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Province promises to help Alberta life-lease holders owed money to reclaim it


The provincial minister overseeing life-lease legislation in Alberta says the government is working to ensure each person affected by withheld funds will be "made whole."

Dale Nally, the minister of Service Alberta and red tape reduction, said Thursday at the legislature he and his staff have met with Greg Christenson, president and co-owner of Edmonton-based Christenson Developments, multiple times in efforts to find ways of retrieving money lifelease holders have provided to the developer-operator of seniors residence facilities around the province.

"(It's a) terrible situation where 180 Albertans of vulnerable seniors can't get their life savings, their deposits back," Nally told media.

"I want to be very clear that we side with them. We have met with Greg Christenson 12 times — I personally met with him nine of those times — and the purpose of that is to put pressure on him to pay everybody back."

The life-lease concept, which has existed for decades, sees leaseholders loan a housing company a large sum of money as an entrance fee.

In return, the leaseholder occupies a housing unit for life until the arrangement is ended or they choose to leave.

More recently, some life-lease holders and their families say it's been difficult to get their money back from operators once an arrangement has ended.

Nally's comments come the day a group initially formed in the fall and gaining non-profit status in December to lobby the province to resolve issues related to life leases asked the Alberta government to recall proposed legislation dealing with the repayment impasses.

The non-profit Alberta Life Lease Protection Society says they want Premier Danielle Smith to repeal Bill 12, which the government introduced on March 18, saying it would establish consistent requirements for life leases.

Dozens of seniors protested the proposed bill outside the legislature on Thursday.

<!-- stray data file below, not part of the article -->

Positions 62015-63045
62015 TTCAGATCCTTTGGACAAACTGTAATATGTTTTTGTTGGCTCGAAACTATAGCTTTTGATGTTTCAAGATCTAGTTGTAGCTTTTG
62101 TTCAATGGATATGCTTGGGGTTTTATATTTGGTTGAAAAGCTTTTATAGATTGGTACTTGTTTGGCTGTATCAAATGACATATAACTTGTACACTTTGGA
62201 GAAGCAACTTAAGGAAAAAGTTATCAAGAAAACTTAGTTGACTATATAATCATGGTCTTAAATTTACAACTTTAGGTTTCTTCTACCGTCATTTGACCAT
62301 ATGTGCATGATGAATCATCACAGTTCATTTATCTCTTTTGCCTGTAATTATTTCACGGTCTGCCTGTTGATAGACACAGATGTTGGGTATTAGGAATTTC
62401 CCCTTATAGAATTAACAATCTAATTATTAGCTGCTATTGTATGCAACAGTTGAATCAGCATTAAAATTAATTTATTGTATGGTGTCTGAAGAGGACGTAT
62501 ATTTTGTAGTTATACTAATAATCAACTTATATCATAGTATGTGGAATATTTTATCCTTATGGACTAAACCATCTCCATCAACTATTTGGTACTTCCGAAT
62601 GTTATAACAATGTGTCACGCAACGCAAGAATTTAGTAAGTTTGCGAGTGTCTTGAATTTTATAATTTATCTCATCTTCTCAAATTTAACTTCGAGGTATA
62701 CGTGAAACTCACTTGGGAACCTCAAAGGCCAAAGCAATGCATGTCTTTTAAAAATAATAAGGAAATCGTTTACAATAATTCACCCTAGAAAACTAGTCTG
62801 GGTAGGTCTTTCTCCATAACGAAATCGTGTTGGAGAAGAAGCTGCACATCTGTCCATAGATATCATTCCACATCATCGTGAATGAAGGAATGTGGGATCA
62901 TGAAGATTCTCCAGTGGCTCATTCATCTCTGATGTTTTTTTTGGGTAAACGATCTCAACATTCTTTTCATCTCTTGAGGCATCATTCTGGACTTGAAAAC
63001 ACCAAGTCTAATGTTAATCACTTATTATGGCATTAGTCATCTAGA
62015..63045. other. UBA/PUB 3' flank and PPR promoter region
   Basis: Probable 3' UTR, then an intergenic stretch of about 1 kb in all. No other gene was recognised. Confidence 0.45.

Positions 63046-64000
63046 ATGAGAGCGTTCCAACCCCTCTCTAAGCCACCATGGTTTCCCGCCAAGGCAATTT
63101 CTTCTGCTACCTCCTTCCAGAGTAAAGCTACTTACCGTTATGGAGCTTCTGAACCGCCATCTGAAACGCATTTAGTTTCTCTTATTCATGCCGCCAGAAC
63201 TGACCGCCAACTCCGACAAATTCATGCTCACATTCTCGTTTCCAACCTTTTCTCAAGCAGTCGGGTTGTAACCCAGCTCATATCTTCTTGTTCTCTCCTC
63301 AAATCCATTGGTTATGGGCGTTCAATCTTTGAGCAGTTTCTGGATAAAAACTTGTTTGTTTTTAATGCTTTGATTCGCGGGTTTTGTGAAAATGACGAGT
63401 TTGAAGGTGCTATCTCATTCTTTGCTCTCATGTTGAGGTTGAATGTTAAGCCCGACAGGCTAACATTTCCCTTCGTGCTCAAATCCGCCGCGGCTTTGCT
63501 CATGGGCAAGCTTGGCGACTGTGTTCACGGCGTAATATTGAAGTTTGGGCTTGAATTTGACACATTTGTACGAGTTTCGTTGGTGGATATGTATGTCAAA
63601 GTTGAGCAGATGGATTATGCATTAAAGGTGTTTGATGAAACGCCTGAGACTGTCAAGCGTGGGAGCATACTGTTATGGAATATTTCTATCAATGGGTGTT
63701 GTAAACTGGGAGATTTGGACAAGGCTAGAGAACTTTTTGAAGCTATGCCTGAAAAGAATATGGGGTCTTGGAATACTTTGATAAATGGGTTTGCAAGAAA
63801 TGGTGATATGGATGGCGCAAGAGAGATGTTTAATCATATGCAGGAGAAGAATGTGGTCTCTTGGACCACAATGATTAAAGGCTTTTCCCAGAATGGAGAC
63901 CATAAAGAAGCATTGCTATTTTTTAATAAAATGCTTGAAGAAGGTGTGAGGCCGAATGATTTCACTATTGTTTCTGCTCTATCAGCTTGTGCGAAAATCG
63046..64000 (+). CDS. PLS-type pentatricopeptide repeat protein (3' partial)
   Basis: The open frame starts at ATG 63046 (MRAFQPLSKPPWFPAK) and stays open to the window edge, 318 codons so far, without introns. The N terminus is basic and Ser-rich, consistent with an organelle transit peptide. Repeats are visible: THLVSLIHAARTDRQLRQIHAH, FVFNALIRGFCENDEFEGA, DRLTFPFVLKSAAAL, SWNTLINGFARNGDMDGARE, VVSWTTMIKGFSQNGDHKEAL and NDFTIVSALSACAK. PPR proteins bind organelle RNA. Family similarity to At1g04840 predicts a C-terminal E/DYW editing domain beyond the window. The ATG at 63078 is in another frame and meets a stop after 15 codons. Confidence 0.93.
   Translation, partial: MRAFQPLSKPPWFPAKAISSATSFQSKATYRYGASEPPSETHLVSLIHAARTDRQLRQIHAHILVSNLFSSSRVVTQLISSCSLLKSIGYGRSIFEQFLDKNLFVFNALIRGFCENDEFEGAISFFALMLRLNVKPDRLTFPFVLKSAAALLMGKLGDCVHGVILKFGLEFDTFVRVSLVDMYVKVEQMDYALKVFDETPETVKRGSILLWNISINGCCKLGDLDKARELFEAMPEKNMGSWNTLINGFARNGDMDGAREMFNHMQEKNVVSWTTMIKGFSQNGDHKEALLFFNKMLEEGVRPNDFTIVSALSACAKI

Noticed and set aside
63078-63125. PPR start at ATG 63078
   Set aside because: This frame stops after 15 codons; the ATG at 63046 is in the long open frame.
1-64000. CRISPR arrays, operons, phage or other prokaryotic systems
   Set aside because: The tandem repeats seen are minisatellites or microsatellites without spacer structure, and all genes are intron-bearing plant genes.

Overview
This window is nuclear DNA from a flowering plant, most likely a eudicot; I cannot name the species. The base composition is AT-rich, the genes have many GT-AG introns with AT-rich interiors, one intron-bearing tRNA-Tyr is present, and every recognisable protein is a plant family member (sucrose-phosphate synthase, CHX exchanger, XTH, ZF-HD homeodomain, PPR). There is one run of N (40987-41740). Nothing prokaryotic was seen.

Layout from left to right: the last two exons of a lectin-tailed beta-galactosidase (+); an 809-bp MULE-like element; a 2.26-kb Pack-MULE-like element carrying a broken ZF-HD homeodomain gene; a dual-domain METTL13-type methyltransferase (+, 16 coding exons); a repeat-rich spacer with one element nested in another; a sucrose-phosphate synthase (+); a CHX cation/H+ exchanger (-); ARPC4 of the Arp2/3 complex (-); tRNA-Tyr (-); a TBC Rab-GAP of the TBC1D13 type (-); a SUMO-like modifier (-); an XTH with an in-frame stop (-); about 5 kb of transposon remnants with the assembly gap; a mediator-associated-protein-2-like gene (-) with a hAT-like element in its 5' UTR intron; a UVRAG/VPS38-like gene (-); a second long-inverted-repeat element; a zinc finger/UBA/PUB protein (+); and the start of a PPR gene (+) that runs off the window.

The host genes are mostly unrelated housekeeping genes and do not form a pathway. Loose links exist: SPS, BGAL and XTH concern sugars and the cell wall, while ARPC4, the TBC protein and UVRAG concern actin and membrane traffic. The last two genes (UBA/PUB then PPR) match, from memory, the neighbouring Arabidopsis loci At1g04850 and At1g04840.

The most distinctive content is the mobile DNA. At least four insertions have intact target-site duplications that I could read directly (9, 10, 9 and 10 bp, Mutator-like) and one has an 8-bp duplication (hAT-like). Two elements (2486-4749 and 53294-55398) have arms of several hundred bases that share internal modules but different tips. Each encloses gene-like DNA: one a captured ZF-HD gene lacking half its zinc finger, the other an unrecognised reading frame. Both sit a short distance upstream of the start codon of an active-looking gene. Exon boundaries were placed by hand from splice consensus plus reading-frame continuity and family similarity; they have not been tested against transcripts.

The society says it also wants the province to replace Nally as the government representative in charge of shepherding the life-lease legislation.

Jim Carey, vice-president of the society, told CTV News Edmonton the protestors wanted to get the attention of Nally and the government as the legislation has already gone through first reading.

"We want to be consulted," Carey said.

"We have good ideas. Nobody knows better as to how harmed we are than the actual 400 families owed this $201 million. Should our voice count? Why is he only listening to these operators? He said yesterday in the legislature again and again that if we make these operators put this money in a trust -- more than just promise to pay them back -- these businesses will fold.

"We don't know if that's true. We've never been party to what even the meetings were with the developers. He's never shared that with us."

Christenson told CTV News Edmonton in a statement last month his company is working behind the scenes to free up the life-lease money for the families.

He said about 170 people are currently in the life-lease repayment queue and that about 400 residents are still on life-lease contracts at the nine Christenson facilities that have them.

The province says Bill 12, called the Consumer Protection (Life Lease Protection) Amendment Act, will set out consistent requirements for the arrangements.

The new legislation would require the return of entrance fees within 180 days of the cancellation of an agreement and a 10-day cooling-off period in which a life-lease buyer can cancel it if they reconsider the deal.

The act would also let the government further regulate the life-lease industry.

Nally said the purpose of the legislation is to prevent future conflicts and includes penalties such as fines up to $250,000 and up to two years in jail.

"The legislation is to make sure what happened does not happen again," Nally said.

"We put some requirements in there, things like prescribing time frames, disclosure and penalties — penalties that we’ve never seen before in this space.”

With files from CTV News Edmonton's Marek Tkach and Chelan Skulski Top Stories

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